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An increase in fertility as humans moved into agricultural society is responsible for women suffering a faster decline in dental health over the years, an anthropologist has claimed.
John R. Lukacs, professor of anthropology at the University of Oregon, looked at the frequency with which the different genders suffer from dental caries, concluding that women have more cavities than men.
His research was following up on a comprehensive review of the dental health and incidence of cavities among people - both prehistoric and living - from around the world.
Lukacs suggested that dramatic changes in women's hormones as populations became more settled were partly responsible for the degradation of women's oral health.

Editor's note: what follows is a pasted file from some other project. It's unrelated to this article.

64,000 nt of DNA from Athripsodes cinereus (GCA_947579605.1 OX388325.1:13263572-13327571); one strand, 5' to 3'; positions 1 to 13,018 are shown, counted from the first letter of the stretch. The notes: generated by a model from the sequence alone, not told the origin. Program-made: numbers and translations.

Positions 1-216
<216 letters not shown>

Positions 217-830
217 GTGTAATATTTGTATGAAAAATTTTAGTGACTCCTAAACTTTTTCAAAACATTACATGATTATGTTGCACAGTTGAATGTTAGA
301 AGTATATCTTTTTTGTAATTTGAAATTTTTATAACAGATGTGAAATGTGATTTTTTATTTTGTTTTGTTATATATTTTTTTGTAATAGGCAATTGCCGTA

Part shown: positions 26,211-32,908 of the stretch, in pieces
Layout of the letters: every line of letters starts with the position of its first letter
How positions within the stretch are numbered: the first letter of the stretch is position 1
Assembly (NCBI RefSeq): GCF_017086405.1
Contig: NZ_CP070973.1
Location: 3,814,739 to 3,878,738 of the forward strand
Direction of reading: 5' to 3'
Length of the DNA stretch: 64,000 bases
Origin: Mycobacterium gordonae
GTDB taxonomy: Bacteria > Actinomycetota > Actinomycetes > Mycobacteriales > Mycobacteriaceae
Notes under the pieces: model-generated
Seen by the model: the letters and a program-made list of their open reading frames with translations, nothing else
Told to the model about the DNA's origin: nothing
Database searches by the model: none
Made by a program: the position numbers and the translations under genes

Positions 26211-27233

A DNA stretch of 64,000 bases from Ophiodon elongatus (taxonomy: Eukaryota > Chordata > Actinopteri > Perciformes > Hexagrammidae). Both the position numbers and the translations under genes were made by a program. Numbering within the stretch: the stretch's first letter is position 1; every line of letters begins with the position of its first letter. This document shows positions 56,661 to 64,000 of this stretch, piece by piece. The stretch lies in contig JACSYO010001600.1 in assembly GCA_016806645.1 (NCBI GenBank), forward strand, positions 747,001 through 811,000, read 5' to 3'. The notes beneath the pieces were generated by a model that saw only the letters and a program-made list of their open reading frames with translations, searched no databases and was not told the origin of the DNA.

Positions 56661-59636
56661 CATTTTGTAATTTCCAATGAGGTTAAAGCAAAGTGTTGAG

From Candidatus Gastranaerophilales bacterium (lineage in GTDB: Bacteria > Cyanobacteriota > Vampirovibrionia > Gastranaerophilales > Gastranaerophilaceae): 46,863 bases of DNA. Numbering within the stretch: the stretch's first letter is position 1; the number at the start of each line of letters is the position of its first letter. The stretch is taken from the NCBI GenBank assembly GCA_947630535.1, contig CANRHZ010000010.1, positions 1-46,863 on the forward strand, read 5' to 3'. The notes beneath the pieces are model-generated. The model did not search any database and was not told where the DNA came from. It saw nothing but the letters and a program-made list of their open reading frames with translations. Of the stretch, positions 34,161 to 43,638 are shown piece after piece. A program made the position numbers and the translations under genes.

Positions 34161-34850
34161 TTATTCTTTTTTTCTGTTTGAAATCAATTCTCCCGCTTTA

"The rise of agriculture increased demands on women's reproductive systems, contributing to an increase in fertility that intensified the negative impact of dietary change on women's oral health," he explained.
He also proposed that women may get more cavities because they produce less saliva.
Saliva is important for dental health because it washes away food particles from the mouth, as well as helping remineralize teeth.
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